Mathemagic? How Mathematics Improved Student Outcomes

Friday, January 10, 2020


Student standing in front of chalk board

As we welcome the new year, I take some time to review the progress we have made on various initiatives to improve student and faculty success across the University. What has worked in the past? What necessary changes should be anticipated? What is our current trajectory? It gives us an opportunity to expand things that worked and correct things that didn’t go as expected.

Let me take this opportunity to share one such success story: Efforts by faculty in the Department of Mathematics, led by professor and associate head Jason Cantarella, have led to significant redesign of the precalculus and calculus courses. These changes, in turn, have resulted in remarkable gains in student success.

One measure of student success is the number of students who recieve a grade of D, grade of F or withdrawal from a class (or the “DFW rate”). While the DFW rate for precalculus averages 27% nationally, the corresponding figure at UGA has dropped from 35% in 2013-14 to below 15% in the most recent fall semester. That’s an impressive change of more than 50% over the past three years. 

Similarly, the DFW rates for the calculus class are also at a five-year low and have reduced from 29% in 2013-14 to 21% in 2018-19.  Students are showing progressive improvement as a result of the changes implemented by their faculty. 


 Math stats 

So how did the Department of Mathematics achieve these impressive results? In 2015-16, the department received funding from the Small Class Size Initiative which allowed the department to offer smaller classes, typically limited to fewer than 20 students in each section. The smaller classes allowed the department to re-think the course structure and pedagogy.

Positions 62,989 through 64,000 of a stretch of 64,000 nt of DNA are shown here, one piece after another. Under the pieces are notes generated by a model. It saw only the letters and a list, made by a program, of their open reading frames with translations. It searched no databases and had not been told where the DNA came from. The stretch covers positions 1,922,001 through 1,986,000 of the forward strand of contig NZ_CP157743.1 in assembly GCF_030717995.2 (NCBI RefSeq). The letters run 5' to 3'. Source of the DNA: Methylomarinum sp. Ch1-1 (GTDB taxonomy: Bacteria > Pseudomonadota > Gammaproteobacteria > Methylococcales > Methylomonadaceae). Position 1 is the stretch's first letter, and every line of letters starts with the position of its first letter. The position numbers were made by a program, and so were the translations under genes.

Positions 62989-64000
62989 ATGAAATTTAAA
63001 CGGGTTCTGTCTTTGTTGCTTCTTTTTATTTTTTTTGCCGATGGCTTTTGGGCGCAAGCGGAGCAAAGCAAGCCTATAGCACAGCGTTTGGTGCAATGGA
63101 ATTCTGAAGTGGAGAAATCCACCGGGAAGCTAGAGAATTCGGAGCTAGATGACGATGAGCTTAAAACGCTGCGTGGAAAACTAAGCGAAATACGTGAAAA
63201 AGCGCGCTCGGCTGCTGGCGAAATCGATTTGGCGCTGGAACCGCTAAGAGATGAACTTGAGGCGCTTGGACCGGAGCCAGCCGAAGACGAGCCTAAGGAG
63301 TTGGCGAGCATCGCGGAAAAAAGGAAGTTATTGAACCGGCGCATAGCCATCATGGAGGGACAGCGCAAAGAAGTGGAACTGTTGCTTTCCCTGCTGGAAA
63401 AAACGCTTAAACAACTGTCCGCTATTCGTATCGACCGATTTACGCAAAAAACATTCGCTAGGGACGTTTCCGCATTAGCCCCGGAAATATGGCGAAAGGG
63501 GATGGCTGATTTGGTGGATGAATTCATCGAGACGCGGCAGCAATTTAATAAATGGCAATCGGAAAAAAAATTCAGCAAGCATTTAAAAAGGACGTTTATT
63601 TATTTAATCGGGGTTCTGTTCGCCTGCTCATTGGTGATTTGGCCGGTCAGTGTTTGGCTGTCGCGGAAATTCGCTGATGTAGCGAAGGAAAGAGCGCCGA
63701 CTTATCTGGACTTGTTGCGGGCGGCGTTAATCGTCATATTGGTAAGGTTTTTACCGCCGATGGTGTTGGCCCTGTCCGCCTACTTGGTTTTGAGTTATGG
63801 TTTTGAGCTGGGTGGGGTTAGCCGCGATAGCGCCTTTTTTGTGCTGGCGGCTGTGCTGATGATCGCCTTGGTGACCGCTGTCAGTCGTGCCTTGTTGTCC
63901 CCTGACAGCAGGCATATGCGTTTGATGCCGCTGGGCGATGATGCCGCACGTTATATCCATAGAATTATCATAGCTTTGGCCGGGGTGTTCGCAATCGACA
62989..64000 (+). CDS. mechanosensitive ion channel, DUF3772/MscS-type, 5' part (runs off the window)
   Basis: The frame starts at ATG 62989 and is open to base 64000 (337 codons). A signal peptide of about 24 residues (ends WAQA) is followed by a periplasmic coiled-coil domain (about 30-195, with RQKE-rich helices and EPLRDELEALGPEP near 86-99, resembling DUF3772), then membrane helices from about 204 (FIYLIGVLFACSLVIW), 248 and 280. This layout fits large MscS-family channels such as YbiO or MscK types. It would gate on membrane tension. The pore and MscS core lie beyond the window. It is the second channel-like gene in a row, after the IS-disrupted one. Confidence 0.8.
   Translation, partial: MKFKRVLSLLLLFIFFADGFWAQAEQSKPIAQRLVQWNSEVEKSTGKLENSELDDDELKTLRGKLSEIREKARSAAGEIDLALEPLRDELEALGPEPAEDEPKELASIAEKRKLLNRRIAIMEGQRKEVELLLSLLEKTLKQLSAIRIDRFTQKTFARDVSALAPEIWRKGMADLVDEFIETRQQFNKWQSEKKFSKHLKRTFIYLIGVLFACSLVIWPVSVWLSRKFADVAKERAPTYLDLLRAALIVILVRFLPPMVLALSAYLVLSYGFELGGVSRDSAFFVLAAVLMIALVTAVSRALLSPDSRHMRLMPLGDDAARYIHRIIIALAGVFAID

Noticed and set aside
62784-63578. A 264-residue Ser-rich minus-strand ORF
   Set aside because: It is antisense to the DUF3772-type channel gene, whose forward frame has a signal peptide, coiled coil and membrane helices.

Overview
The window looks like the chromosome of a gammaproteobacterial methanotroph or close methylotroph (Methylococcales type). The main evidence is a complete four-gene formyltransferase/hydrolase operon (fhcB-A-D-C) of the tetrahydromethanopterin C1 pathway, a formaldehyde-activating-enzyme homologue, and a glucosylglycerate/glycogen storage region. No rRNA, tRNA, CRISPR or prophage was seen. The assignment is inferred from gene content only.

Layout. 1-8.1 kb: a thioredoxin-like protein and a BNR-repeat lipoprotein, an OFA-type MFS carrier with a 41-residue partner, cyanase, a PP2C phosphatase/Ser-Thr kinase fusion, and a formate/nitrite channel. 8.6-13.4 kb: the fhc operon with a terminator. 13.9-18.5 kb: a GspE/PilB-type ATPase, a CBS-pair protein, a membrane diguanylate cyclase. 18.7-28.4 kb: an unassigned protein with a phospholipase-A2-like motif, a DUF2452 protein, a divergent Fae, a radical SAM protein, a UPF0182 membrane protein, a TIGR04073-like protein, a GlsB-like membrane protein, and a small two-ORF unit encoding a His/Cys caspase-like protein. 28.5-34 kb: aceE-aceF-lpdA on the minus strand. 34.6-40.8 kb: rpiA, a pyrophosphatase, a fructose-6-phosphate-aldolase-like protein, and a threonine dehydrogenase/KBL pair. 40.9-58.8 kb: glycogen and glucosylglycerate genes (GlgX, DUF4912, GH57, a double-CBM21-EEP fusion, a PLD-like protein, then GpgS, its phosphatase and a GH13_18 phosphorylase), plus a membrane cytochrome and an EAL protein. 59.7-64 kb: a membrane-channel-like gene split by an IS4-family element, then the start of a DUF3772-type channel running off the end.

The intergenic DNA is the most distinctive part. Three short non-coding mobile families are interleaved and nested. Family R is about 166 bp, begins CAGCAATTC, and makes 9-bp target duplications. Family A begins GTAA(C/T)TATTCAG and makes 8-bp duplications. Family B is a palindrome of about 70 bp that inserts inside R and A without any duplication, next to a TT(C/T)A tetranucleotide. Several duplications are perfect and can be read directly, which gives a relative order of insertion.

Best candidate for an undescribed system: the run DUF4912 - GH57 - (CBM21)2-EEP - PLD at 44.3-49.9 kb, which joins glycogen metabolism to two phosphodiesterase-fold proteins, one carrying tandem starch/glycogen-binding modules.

In 2018-19, Department of Mathematics faculty, including Kelly Black, Toyin Alli, Jennifer Royal and Kellie Sappington, created an active learning roadmap for the pre-calculus and calculus courses. This emerged from their participation in the Active Learning Summer Institute (ALSI), an annual workshop offered through the Center for Teaching and Learning (by the way, we are now accepting applications for the next round of ALSI and I would encourage you to apply!). The daily schedules for the revised courses have three main parts: pre-class video assignments, pre-class problem sets and in-class group work. The faculty have also created workbooks and other materials for these classes. 

Both smaller class sizes and active learning practices have converged to increase student success.   

Kelly and Toyin are now helping the department expand its active learning practices and integrating these into the department’s graduate study training program. This will allow graduate students teaching this course to use the same successful approach to teaching and student success and further ensure consistent use of best practices across all sections of the class. Kudos to the many faculty and staff in the Department of Mathematics (including former and current department heads, Malcom Adams and William Graham) as well as the team in the Center for Teaching and Learning, who helped make these changes. 

This is just one of many success stories at UGA. Later this semester, I hope to share more such success stories, including those related to transfer student support, campus-wide assessments and in-service learning initiatives.

As always, if you have suggestions on how we can continue to improve student achievement, please do not hesitate to contact me.



Rahul Shrivastav
Vice President for Instruction